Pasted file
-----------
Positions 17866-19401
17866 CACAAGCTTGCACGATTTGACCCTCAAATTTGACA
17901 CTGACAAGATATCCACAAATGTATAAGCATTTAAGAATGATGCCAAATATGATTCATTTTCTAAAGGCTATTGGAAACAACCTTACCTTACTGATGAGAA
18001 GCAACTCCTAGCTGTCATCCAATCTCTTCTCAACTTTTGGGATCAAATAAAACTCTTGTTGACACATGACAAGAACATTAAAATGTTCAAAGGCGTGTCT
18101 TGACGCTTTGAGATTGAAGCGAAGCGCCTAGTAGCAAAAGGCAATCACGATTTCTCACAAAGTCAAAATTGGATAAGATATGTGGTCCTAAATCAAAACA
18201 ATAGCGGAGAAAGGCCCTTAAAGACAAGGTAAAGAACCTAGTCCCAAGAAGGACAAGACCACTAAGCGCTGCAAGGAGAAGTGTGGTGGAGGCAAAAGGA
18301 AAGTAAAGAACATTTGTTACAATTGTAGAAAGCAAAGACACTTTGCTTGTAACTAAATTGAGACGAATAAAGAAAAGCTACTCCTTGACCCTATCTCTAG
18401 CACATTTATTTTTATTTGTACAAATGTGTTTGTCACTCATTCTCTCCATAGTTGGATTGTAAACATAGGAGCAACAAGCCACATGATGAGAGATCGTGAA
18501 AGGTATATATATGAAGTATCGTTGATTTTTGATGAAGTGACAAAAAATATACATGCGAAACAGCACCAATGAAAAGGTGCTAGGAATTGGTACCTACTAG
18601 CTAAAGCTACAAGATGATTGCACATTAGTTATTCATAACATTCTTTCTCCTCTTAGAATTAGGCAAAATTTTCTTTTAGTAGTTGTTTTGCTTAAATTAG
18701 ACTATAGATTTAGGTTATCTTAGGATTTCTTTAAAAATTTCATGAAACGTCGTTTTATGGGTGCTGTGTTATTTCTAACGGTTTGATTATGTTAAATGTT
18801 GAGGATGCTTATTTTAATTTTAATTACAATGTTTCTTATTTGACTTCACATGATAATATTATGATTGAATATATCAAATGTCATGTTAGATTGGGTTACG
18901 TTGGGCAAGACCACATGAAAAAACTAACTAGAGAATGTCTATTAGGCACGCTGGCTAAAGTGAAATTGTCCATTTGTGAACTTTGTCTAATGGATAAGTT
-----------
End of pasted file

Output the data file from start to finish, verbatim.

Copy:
Positions 17866-19401
17866 CACAAGCTTGCACGATTTGACCCTCAAATTTGACA
17901 CTGACAAGATATCCACAAATGTATAAGCATTTAAGAATGATGCCAAATATGATTCATTTTCTAAAGGCTATTGGAAACAACCTTACCTTACTGATGAGAA
18001 GCAACTCCTAGCTGTCATCCAATCTCTTCTCAACTTTTGGGATCAAATAAAACTCTTGTTGACACATGACAAGAACATTAAAATGTTCAAAGGCGTGTCT
18101 TGACGCTTTGAGATTGAAGCGAAGCGCCTAGTAGCAAAAGGCAATCACGATTTCTCACAAAGTCAAAATTGGATAAGATATGTGGTCCTAAATCAAAACA
18201 ATAGCGGAGAAAGGCCCTTAAAGACAAGGTAAAGAACCTAGTCCCAAGAAGGACAAGACCACTAAGCGCTGCAAGGAGAAGTGTGGTGGAGGCAAAAGGA
18301 AAGTAAAGAACATTTGTTACAATTGTAGAAAGCAAAGACACTTTGCTTGTAACTAAATTGAGACGAATAAAGAAAAGCTACTCCTTGACCCTATCTCTAG
18401 CACATTTATTTTTATTTGTACAAATGTGTTTGTCACTCATTCTCTCCATAGTTGGATTGTAAACATAGGAGCAACAAGCCACATGATGAGAGATCGTGAA
18501 AGGTATATATATGAAGTATCGTTGATTTTTGATGAAGTGACAAAAAATATACATGCGAAACAGCACCAATGAAAAGGTGCTAGGAATTGGTACCTACTAG
18601 CTAAAGCTACAAGATGATTGCACATTAGTTATTCATAACATTCTTTCTCCTCTTAGAATTAGGCAAAATTTTCTTTTAGTAGTTGTTTTGCTTAAATTAG
18701 ACTATAGATTTAGGTTATCTTAGGATTTCTTTAAAAATTTCATGAAACGTCGTTTTATGGGTGCTGTGTTATTTCTAACGGTTTGATTATGTTAAATGTT
18801 GAGGATGCTTATTTTAATTTTAATTACAATGTTTCTTATTTGACTTCACATGATAATATTATGATTGAATATATCAAATGTCATGTTAGATTGGGTTACG
18901 TTGGGCAAGACCACATGAAAAAACTAACTAGAGAATGTCTATTAGGCACGCTGGCTAAAGTGAAATTGTCCATTTGTGAACTTTGTCTAATGGATAAGTT